Congress shortsightedly responded in kind, amending the National Emergencies Act in 1985 so that only a new statute, rather than majority votes of both Houses, could terminate an emergency. In other words, Congress can only terminate an emergency without the president’s consent today if veto-proof supermajorities (290 members of the House and 67 Senators) agree to do so. Unsurprisingly, no such attempt has been made — let alone succeeded — in the ensuing 34 years.
The same issue has befallen the War Powers Resolution, a statute Congress enacted in 1973 (over President Richard Nixon’s veto) that was intended to rein in the president’s unilateral war powers by giving Congress the power to terminate any unilateral use of force without the president’s consent. As with national emergencies, the War Powers Resolution is predicated on the view that, as a matter of prudence (if not constitutional necessity), the president should be allowed to act in crisis situations for a short period of time without waiting for Congress to pass legislation, but should only be able to act in the longer term with Congress’s acquiescence.
As with the National Emergencies Act, however, the demise of the legislative veto has turned what was supposed to be a meaningful constraint on the president into a blank check. Thus, 17 years after Congress authorized the use of military force against those who attacked us on September 11, the same statute remains on the books, unamended, even as it is used to justify hostilities against groups increasingly far removed from al Qaeda and the Taliban.
In both contexts, the answer should not be controversial: If Congress can’t reserve a role for itself through the legislative veto, the alternative should be a requirement of congressional authorization — and periodic reauthorization — for the unilateral actions we allow presidents to pursue in emergencies. That way, the default is for the president’s authority to lapse in the absence of congressional action, rather than for it to continue in perpetuity.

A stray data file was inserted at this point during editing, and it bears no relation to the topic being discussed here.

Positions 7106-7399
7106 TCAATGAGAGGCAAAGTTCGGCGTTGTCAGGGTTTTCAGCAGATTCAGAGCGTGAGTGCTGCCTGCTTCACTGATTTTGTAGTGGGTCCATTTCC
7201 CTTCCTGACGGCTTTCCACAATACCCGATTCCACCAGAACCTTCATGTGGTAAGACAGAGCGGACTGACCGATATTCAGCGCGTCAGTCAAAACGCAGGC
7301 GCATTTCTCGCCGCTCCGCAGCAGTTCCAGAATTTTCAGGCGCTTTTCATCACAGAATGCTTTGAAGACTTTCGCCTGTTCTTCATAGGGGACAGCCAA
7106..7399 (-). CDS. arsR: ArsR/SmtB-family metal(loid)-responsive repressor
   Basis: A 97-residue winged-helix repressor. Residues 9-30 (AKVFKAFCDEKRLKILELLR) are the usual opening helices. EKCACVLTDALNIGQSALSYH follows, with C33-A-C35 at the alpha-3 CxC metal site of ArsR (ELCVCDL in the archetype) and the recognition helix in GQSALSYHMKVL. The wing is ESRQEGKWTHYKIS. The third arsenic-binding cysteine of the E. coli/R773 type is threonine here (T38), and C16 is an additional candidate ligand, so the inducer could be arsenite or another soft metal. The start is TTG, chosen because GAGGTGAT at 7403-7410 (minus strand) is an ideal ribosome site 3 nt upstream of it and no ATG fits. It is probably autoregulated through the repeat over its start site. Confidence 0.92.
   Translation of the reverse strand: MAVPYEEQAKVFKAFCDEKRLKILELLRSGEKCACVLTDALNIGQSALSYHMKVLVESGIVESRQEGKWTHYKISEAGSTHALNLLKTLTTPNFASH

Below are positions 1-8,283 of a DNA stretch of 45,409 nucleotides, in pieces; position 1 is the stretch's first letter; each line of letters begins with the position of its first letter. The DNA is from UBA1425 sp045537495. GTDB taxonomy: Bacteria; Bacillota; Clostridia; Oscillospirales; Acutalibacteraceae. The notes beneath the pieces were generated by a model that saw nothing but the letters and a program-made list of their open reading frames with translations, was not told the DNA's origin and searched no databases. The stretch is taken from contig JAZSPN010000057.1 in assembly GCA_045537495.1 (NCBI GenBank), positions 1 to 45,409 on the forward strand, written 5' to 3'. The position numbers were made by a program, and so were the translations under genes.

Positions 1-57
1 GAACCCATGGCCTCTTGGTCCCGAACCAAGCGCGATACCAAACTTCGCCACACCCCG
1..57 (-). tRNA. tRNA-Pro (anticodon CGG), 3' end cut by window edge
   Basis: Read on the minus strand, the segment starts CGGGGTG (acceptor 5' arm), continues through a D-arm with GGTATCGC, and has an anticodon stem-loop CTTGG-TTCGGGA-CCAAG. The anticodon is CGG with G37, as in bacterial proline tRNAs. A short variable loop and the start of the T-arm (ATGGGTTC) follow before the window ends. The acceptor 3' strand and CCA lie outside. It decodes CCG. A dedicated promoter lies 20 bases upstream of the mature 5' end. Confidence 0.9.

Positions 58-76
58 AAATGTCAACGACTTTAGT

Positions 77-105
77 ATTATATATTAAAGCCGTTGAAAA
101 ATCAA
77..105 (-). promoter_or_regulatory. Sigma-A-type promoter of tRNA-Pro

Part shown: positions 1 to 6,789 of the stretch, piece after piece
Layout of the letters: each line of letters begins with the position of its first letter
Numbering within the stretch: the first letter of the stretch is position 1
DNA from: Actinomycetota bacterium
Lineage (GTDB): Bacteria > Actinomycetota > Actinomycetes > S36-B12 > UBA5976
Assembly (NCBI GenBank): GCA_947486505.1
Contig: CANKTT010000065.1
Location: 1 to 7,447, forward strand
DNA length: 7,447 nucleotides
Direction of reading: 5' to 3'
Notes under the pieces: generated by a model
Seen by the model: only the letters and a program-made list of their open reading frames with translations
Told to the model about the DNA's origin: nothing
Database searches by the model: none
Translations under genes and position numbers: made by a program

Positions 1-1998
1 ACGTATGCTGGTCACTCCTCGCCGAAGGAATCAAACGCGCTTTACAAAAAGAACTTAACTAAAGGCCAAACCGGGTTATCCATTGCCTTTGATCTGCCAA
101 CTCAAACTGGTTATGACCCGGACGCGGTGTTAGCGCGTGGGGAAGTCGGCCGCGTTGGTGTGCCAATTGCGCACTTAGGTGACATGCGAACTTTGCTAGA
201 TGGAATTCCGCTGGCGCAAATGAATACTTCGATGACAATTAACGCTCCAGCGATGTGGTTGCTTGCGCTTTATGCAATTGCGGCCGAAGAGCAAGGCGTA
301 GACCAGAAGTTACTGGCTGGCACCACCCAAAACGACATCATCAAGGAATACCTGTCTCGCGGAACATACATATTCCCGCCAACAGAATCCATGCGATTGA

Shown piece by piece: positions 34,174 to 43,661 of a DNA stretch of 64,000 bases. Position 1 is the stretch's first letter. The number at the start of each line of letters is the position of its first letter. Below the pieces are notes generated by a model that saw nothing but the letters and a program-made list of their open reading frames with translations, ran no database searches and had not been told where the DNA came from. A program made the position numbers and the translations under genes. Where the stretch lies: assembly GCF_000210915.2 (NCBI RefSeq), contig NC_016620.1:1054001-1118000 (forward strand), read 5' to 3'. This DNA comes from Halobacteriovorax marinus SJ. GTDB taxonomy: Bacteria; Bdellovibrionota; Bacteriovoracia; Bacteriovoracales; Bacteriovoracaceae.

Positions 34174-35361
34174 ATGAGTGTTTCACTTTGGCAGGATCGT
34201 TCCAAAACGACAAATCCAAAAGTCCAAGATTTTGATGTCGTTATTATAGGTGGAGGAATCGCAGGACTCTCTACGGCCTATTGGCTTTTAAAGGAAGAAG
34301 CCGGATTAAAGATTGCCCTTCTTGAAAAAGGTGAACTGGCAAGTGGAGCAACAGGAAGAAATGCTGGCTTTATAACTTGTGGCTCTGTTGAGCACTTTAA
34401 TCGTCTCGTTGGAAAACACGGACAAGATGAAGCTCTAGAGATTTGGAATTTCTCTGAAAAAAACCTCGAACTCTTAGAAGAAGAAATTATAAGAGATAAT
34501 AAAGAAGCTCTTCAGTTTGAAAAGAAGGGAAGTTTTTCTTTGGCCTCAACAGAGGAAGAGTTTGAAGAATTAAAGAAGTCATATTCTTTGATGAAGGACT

For instance, if Congress regularly had to reauthorize the 2001 AUMF, it stands to reason that, over time, the statute would have evolved to match the evolving nature of the conflict — and, more fundamentally, that the American people would have more of a role in identifying those we are at war with.
And if any national emergency declared by the president had to be approved by Congress within 30 (or even 60) days, it’s difficult to imagine that Trump would even have mentioned the possibility of using it to build his wall.
Sunsets aren’t a miracle cure to all legislative problems. And even in contexts in which Congress regularly uses them (such as our more controversial surveillance authorities), they don’t guarantee a thoughtful, principled debate over reauthorization when the time comes. But with regard to extraordinary authorities designed for extraordinary times, they at least put the onus on Congress to endorse the president’s resort to such measures, rather than reject them. If reasonable minds can’t agree on anything else about the shutdown and the broader debate over border security, hopefully, we can all at least agree on this.